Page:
Reprogramming Brain’s Defense Cells into Neurons Aids Stroke Recovery


Stroke and other cerebrovascular diseases inflict substantial damage to brain cells by disrupting blood flow, leading to profound neuronal impairment. Current recovery prospects for patients are often limited, with many experiencing severe physical disabilities and cognitive challenges.

Figure 1: Microglia/macrophages accumulate in the ischemic core after tMCAO. (A) Representative images of staining for GFAP (yellow), DARPP32 (red), and Iba1 (cyan) in the ischemic striatum at 7 d after tMCAO. White dashed enclosure shows the peri- infarct area. Nuclei were stained with Hoechst (Scale bars, 500 μm). CC, corpus callosum. (B) Spatiotemporal distribution of microglia/macrophages after tMCAO. Representative images of staining for Tmem119 (red) and Iba1 (cyan) in the ischemic core of the striatum at 3, 7, 10, and 28 d after tMCAO. Nuclei were stained with Hoechst (Scale bar, 50 μm). (C) Quantification of indicated marker- positive cells in the ischemic core in (B) (n = 4 per group).

A new study has uncovered a promising avenue for treating stroke-induced brain injury by harnessing the power of immune cells to regenerate neurons (Figure 1). This finding suggests that converting immune cells into neurons might offer a compelling strategy for restoring brain function after a stroke, potentially transforming stroke care for humans.

The study concentrated on microglia, primary immune cells in the central nervous system tasked with clearing damaged brain cells. Researchers explored the potential of these cells to transform into neurons as a response to stroke-related injuries. In a mouse model mimicking stroke, researchers observed motor function impairment and significant neuron loss in the striatum, a critical brain region governing decision-making and motor coordination.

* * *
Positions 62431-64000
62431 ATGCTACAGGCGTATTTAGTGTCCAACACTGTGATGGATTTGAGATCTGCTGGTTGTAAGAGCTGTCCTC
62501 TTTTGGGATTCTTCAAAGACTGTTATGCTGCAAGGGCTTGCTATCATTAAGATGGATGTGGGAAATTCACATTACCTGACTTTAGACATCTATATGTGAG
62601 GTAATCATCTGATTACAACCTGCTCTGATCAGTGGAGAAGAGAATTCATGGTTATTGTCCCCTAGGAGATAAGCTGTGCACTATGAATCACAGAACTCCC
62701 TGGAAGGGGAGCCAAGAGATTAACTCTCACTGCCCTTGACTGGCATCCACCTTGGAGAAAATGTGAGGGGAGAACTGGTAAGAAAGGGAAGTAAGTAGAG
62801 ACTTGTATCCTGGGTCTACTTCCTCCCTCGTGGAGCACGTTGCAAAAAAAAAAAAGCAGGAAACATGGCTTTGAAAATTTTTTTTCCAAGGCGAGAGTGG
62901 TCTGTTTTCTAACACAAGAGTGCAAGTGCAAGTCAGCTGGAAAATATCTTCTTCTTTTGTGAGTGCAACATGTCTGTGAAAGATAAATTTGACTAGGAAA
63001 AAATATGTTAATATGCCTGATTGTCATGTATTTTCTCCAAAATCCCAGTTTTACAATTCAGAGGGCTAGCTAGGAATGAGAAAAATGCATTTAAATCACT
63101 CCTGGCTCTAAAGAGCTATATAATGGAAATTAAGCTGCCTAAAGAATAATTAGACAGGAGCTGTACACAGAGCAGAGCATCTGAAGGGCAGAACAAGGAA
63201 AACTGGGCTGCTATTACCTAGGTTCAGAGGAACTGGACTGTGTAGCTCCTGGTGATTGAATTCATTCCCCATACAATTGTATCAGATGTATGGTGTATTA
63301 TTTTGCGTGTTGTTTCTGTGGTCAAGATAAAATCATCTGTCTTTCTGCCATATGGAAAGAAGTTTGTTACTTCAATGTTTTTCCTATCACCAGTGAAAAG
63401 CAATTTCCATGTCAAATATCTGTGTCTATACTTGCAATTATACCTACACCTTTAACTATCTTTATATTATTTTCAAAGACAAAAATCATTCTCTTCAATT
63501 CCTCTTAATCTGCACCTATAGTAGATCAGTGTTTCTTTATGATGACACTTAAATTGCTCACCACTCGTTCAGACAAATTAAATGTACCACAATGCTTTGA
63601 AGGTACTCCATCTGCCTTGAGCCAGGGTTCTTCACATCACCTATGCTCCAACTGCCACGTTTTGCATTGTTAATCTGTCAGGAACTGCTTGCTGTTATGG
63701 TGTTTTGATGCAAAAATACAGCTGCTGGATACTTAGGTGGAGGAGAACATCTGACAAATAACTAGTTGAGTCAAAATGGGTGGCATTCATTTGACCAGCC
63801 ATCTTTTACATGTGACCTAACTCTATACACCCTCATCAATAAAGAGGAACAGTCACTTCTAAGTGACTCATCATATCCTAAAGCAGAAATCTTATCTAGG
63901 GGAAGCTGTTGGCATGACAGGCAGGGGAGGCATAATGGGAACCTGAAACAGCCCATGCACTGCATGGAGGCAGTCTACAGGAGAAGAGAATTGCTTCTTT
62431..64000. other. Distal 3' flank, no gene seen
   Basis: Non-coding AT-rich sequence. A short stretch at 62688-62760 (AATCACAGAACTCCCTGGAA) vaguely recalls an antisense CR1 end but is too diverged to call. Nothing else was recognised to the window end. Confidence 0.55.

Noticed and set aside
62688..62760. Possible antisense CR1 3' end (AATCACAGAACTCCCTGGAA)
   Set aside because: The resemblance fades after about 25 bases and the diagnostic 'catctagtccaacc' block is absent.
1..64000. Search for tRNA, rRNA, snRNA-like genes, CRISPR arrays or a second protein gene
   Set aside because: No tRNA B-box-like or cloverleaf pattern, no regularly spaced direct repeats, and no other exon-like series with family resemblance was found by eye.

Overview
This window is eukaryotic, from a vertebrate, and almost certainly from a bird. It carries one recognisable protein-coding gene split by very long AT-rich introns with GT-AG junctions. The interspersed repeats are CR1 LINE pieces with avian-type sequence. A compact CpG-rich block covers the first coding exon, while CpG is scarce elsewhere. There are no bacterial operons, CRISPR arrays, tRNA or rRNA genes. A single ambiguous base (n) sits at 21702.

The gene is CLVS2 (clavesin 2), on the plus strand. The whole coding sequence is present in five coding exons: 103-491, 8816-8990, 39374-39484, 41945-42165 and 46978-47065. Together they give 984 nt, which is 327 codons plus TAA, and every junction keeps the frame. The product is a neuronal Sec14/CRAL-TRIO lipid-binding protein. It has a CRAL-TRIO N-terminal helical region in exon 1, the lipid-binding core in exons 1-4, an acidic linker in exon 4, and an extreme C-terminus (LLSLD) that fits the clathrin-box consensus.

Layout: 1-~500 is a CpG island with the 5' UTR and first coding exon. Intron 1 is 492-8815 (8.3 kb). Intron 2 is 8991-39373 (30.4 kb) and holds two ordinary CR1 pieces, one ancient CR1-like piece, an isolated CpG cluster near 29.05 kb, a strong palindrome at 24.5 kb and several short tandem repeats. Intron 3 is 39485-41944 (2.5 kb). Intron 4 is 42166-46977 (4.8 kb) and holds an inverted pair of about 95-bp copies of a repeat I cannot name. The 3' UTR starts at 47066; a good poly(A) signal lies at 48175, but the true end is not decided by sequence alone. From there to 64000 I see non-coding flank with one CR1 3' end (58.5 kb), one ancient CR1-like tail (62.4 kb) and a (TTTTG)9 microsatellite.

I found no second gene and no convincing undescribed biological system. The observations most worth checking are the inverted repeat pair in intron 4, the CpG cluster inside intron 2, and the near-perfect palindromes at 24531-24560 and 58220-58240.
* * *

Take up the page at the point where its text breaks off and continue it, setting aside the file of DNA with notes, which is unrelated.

Scientists employed a lentivirus to introduce NeuroD1 DNA into microglial cells at the injury site. NeuroD1, a protein promoting neuronal conversion, facilitated the gradual transformation of infected cells into neurons. Over ensuing weeks, these newly formed neurons integrated into the brain’s circuits.

Within three weeks post-infection, mice displayed remarkable improvement in motor function, evident through behavioral assessments. Notably, removal of the newly induced neurons resulted in the reversal of these improvements, emphasizing the direct role of these converted neurons in fostering recovery.

These findings provide a new perspective on stroke treatment. Reprogramming immune cells into functional neurons presents a potential therapeutic avenue for stroke-induced brain injuries, offering hope for enhanced recovery and improved outcomes in human patients. This study marks a significant leap forward in stroke care, potentially revolutionizing how we approach neurological rehabilitation after strokes.

Journal article: Irie, T., et al., 2023. Direct neuronal conversion of microglia/macrophages reinstates neurological function after stroke. Proceedings of the National Academy of Sciences.

Summary by Stefan Botha

International Union of Immunological SocietiesUniversity of South AfricaInstitute of Infectious Disease and Molecular MedicineElizabeth Glazer Pediatric Aids Foundation